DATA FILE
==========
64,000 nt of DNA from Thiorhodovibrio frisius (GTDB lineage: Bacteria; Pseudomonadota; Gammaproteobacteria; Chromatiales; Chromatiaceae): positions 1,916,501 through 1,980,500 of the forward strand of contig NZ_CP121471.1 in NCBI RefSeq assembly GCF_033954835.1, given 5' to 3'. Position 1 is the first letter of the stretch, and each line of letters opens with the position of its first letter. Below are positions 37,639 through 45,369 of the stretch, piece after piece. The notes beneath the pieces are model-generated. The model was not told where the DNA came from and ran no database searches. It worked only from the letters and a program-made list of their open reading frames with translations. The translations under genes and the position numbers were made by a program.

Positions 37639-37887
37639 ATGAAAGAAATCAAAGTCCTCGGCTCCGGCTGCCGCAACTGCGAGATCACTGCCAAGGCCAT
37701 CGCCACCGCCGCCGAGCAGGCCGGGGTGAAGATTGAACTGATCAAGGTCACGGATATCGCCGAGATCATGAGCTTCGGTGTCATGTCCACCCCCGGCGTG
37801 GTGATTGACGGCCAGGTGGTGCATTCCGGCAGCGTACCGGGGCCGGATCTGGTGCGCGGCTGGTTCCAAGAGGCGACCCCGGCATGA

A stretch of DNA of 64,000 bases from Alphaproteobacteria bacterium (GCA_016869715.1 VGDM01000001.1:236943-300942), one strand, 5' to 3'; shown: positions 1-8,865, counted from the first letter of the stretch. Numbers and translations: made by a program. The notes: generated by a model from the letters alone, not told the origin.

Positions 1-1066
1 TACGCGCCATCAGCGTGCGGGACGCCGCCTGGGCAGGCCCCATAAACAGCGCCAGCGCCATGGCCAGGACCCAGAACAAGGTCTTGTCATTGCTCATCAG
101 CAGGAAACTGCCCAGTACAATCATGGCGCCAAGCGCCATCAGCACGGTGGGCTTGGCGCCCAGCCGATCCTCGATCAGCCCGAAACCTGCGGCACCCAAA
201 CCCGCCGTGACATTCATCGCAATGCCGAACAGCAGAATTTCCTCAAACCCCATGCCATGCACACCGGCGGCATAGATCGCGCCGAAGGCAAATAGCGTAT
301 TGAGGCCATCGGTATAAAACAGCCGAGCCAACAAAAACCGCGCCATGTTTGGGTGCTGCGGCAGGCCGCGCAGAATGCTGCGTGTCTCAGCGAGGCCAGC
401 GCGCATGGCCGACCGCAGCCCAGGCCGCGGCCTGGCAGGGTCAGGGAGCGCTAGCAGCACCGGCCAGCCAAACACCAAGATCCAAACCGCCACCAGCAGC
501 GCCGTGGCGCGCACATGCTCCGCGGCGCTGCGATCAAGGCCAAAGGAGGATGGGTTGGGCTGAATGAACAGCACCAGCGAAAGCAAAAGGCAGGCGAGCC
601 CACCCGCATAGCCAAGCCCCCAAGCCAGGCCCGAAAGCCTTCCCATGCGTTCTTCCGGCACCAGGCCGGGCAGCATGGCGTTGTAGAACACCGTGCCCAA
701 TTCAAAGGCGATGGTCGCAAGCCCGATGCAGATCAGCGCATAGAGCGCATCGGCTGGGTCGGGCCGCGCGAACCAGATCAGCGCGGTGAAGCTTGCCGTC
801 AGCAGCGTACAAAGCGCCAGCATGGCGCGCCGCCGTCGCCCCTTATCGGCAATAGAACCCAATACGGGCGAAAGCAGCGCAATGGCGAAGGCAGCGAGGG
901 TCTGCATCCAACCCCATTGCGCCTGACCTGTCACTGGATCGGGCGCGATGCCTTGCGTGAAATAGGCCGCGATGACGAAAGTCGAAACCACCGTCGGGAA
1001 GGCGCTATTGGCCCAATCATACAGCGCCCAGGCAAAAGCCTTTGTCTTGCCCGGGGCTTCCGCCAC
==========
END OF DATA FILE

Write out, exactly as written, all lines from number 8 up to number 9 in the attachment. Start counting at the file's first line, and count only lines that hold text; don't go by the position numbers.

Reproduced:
1 TACGCGCCATCAGCGTGCGGGACGCCGCCTGGGCAGGCCCCATAAACAGCGCCAGCGCCATGGCCAGGACCCAGAACAAGGTCTTGTCATTGCTCATCAG
101 CAGGAAACTGCCCAGTACAATCATGGCGCCAAGCGCCATCAGCACGGTGGGCTTGGCGCCCAGCCGATCCTCGATCAGCCCGAAACCTGCGGCACCCAAA